Dr. Caroline Tanner Video (Text Version)
2015 NETPR Investigator Vignette
Title: Persistent Organic Pollutants and Parkinson’s disease in Native Populations of Hawaii and Alaska
Investigator: Caroline Tanner, MD, PhD; University of California, San Francisco
I’m a clinician; I take care of patients with Parkinson’s and related disorders. And I’m interested in better treatments and understanding the causes of Parkinson’s as a way to get to better treatments. And I’m interested in the environmental exposures that people may have experienced by virtue of where they live, and how that would relate to whether or not they’re at greater risk for Parkinson’s, or whether or not—once they have Parkinson’s— they do better or worse than someone without a particular exposure.
There was an observation in Greenland that suggested that Parkinson’s was more common in the native population there. They thought this might be because of more intake of marine mammals; and marine mammals bio-concentrate persistent pollutants. We were interested in replicating this finding.
And so we did do that by identifying this population of Alaskan Natives, and finding the people with Parkinson’s, finding a similar group of people for comparison who were the same age, the same gender, and from the same area/tribal region around Alaska, and making comparisons of what they ate, what kinds of activities they did, and also habits like smoking, other dietary factors, occupation. And what we found was that Alaskan Natives who had been exposed to certain persistent organic pollutants appeared to be at greater risk of developing Parkinson’s disease—so about a two- to threefold increased risk.
But, there are other people who had high levels of these chemicals and didn’t have Parkinson’s disease. And so, we started thinking that people who have Parkinson’s may have other metabolic differences that makes them more vulnerable if they have an exposure. And so, we specifically explored a particular gene that’s called P-glycoprotein, and it codes for a transporter that’s on the cell surface that basically spits out toxicants that come into the cell, so it protects the cell.
So, we thought that people who weren’t very good at kicking out toxicant chemicals might be at greater risk if they had an exposure to [organo-] chlorine pesticides or other toxicants. And we found is that people who had a chemical exposure–and had a variant associated with a greater risk–had now, instead of twofold increased risk, four and a half-fold [to] sixfold increased risk of developing Parkinson’s. Again, a suggestion that having a genetic susceptibility and an environmental exposure in combination is what probably causes Parkinson’s in most people.
I’ve also been fortunate to be a collaborator with the Honolulu–Asia Aging Study, and they have been taking advantage of this population of men who lived in Honolulu, who were first put together to be studied for heart disease risk factors. And somewhere around 1990, they recognized that these men were now at the age at risk for neurodegenerative disorders like Parkinson’s or Alzheimer’s disease.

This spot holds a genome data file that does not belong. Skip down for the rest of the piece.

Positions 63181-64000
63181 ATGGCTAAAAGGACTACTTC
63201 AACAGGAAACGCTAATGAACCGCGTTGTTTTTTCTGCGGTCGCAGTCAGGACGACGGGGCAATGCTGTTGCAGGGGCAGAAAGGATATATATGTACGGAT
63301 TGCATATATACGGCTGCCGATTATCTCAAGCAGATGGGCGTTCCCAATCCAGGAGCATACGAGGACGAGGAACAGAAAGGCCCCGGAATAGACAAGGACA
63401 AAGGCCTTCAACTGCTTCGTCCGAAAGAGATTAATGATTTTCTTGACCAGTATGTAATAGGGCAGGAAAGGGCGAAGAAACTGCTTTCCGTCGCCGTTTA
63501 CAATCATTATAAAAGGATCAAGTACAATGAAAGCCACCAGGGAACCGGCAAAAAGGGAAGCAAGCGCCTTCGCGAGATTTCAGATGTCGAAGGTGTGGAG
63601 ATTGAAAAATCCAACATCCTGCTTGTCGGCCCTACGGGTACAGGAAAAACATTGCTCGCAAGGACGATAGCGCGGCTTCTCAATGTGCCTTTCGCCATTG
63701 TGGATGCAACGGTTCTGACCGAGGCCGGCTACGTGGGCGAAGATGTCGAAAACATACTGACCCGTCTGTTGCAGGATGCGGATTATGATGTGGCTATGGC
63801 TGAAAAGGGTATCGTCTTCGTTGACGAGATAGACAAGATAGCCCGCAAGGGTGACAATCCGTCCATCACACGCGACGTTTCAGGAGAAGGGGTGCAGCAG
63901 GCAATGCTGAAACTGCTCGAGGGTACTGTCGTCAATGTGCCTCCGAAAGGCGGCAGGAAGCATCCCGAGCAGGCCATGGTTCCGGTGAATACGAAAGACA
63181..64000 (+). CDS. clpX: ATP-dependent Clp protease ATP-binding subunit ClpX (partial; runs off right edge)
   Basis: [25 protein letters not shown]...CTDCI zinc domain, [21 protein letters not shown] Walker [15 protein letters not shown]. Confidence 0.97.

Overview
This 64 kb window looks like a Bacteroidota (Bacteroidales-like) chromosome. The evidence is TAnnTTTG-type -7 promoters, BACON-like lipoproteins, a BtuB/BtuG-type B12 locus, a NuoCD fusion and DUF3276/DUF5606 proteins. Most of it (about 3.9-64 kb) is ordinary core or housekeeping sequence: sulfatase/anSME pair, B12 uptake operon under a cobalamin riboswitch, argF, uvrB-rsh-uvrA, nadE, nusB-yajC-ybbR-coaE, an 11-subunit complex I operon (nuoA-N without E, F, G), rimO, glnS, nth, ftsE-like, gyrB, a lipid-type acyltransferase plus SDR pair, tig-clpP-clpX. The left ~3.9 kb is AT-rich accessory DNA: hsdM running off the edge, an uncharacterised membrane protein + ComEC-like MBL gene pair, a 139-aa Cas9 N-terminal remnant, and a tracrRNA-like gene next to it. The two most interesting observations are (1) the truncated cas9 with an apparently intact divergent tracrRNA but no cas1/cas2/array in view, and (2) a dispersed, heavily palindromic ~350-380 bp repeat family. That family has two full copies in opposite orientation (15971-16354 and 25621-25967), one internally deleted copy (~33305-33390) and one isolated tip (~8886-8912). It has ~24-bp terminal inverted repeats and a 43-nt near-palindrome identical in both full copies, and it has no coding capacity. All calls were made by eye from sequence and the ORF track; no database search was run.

And some of the work that was observed there was that men who had worked in the sugar cane fields, been exposed to pesticides, worked in, you know, the pineapple fields, were at greater risk of Parkinson’s disease. So, this follows along with the whole idea about persistent organic pollutants. So, to my great pleasure, I was asked to be a consultant—went over there and helped with exams, looking for factors that increased the risk of Parkinson’s or that may lower your risk of Parkinson’s.
So, there were some really important things that came out of that study that have changed the way we think about Parkinson’s, and changed the way that we, as clinicians, practice today. One of the big ones being the recognition that men who had a reduced sense of smell were much more likely to get Parkinson’s at some point in the future than men who didn’t have that particular reduction in olfactory function. And moreover, if you looked at men who had a reduced sense of smell who didn’t get Parkinson’s during life—but you examined their brains after they’ve passed away—the changes in the brain that go along with Parkinson’s disease could be seen there, even though they hadn't yet gotten far enough to cause the symptoms of Parkinson’s.
So, that led to a very important concept that there is a prodromal period—that there’s this window of years from the time the first changes happen in the body to the time that someone manifests motor or cognitive changes of Parkinson’s—and that we, if we could tap into that window and start intervening with things that would delay or stop the development of disease, then we can prevent Parkinson’s.
So, a simple observation in a very careful prospectus study like that, has led to a totally new way of thinking about what we might be able to do at some point not too far in the future.